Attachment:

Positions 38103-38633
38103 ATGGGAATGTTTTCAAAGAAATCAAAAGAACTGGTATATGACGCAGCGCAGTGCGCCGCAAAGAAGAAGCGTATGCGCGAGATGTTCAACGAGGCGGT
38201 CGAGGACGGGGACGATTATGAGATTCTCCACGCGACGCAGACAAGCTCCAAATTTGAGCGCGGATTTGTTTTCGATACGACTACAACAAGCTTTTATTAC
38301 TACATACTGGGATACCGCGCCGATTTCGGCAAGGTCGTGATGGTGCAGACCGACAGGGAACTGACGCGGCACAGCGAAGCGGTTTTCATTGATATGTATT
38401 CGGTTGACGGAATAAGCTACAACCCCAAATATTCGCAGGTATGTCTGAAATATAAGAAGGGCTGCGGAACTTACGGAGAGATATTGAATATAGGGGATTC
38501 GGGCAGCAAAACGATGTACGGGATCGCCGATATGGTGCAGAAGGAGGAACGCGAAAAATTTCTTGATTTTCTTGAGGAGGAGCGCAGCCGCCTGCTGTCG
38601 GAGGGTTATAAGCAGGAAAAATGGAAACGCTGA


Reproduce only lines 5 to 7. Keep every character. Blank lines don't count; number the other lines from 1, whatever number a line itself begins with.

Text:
38401 CGGTTGACGGAATAAGCTACAACCCCAAATATTCGCAGGTATGTCTGAAATATAAGAAGGGCTGCGGAACTTACGGAGAGATATTGAATATAGGGGATTC
38501 GGGCAGCAAAACGATGTACGGGATCGCCGATATGGTGCAGAAGGAGGAACGCGAAAAATTTCTTGATTTTCTTGAGGAGGAGCGCAGCCGCCTGCTGTCG
38601 GAGGGTTATAAGCAGGAAAAATGGAAACGCTGA